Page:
First of all, I have never really worked in government at this level, but as a public affairs commentator and analyst, I know also that leadership is very complex, and that nations face different kind of challenge at any particular time. So, I didn’t imagine that I was coming into an arena where there would be no challenges. Definitely, running a country is a very complex task; it’s very challenging, but so far so good. I think whatever challenges we are facing in the last one and half years, those challenges have strengthened all of us as Nigerians. And for those of us who are privileged to work for the No 1 man, it’s been a great learning opportunity and it has also been an opportunity to make our own little contributions.
What have you learned so far from your principal?
One, the president’s humility, and everybody remarks upon this. It’s a very humble man and working with a man like that and you see him so humble, so accessible, you just learn that whatever position you may be in life, you must be yourself. He is president but all his friends that he went to school with, they are still with him. If he travels and he sees somebody, an old colleague, he would reach out to the person. He would say, for instance, that guy was my colleague in NDDC, or OMPADEC as it was then.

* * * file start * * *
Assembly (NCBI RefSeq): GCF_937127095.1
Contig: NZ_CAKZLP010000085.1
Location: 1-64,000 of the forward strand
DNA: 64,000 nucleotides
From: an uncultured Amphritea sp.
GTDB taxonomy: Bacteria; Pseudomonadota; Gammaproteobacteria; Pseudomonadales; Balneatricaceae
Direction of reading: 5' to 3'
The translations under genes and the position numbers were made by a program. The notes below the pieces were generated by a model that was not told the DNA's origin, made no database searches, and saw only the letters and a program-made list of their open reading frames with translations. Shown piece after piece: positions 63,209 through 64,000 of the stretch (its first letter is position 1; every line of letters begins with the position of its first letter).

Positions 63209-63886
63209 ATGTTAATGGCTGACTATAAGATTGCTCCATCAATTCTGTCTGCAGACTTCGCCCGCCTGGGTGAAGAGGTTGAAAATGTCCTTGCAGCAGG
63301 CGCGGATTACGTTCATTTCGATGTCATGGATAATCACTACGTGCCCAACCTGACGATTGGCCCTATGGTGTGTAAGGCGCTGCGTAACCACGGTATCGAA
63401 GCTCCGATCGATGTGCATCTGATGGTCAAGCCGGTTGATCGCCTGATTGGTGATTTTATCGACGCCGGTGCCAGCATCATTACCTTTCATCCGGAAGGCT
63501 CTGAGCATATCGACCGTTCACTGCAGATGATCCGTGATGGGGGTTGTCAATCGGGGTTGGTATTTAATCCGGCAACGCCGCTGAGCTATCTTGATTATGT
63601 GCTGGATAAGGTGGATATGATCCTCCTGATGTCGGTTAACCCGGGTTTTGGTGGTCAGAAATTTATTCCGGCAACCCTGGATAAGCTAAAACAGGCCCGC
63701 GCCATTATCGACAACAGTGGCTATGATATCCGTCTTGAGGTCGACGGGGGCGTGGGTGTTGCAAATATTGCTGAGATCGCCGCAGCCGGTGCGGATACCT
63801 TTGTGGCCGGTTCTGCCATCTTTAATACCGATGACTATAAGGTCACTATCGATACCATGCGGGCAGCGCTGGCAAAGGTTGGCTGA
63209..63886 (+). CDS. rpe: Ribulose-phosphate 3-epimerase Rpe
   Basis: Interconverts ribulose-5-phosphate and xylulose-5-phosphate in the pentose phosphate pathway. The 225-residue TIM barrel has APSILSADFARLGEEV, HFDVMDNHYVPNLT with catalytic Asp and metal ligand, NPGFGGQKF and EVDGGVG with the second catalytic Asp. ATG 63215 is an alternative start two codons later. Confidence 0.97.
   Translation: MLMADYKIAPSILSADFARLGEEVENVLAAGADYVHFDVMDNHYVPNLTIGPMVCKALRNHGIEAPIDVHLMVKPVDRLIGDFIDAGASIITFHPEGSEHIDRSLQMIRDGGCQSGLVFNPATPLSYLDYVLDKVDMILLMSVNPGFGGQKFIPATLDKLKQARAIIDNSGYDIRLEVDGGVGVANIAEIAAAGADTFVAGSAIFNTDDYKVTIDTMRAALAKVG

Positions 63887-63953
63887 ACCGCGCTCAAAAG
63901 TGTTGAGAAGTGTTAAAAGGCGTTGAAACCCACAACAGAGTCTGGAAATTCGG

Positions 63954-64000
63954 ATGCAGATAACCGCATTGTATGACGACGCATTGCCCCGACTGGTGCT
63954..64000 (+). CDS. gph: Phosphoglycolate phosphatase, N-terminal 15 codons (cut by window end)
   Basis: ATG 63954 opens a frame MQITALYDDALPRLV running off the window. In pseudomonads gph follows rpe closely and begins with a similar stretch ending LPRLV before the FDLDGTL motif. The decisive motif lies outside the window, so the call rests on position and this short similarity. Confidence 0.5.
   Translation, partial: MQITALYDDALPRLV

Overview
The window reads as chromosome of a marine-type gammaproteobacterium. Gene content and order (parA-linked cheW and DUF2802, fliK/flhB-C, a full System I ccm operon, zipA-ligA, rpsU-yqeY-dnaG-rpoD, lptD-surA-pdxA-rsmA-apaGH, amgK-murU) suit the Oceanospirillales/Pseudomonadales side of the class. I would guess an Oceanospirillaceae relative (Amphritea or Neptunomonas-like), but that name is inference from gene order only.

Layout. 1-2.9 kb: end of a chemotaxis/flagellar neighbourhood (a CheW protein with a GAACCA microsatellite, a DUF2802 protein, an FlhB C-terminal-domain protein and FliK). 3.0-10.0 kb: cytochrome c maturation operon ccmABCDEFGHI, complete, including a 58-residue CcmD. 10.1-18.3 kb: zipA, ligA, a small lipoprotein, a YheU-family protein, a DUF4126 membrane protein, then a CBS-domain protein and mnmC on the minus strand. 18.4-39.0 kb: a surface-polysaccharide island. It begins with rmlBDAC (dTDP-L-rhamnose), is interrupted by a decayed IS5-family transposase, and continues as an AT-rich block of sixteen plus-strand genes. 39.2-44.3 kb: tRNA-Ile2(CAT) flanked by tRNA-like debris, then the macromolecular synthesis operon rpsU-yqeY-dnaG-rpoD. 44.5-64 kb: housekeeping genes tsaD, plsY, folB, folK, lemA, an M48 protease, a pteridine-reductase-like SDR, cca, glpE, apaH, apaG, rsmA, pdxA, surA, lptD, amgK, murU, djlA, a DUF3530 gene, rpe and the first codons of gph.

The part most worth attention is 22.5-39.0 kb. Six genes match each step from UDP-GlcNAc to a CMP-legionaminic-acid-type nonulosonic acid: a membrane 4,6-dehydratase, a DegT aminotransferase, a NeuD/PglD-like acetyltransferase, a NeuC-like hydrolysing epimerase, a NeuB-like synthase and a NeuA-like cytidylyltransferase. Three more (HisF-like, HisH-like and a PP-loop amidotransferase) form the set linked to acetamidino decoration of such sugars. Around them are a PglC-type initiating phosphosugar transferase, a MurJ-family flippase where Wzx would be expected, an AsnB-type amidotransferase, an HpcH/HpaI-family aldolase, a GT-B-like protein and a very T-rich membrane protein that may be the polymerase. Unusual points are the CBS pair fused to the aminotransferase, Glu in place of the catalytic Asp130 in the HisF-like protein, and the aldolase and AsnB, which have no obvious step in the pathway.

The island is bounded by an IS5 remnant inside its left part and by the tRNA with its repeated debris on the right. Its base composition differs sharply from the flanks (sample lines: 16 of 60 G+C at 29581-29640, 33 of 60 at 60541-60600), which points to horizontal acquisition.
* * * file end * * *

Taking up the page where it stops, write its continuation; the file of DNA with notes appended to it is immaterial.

When he goes home in Otuoke, you need to be there, his entire compound is filled up with cousins, ordinary people, secondary school mates, etc. He would go to the village, from house to house, he would see somebody he wants to greet. He would greet the person. The person would crack jokes with him and he would respond. Then he would tell us he was my classmate in secondary school. And you could see the excitement. And for a man to be in that high position and to still be so humble, it’s amazing.
Are sure there is no issue of dual personality here-humble and soft as jelly on the outside, then hard as steel on the inside…
(Cuts in…) But if you see him, even in terms of his relationship with the public, I don’t think anybody has ever described him as being arrogant. The other thing that you will discover about him is that he has a very strong character. He is very determined. It is not easy to shake him. He is not easily rattled. But most people say he is weak; they say he doesn’t have backbone. And I look at them and say ‘they don’t know this man’. Because he is focused, he knows what he is doing, he is determined and he is very optimistic. And above all, he is man who believes in God.
Still on some people’s perception of the president as being weak, the other day, his mentor, President Olusegun Obasanjo passed some remarks about President Jonathan’s approach to the Boko Haram nuisance; comparing the approach of the government to Boko Haram to how he handled Odi. That comment elicited some commentaries, some fair, some not so savoury. What’s your take on this?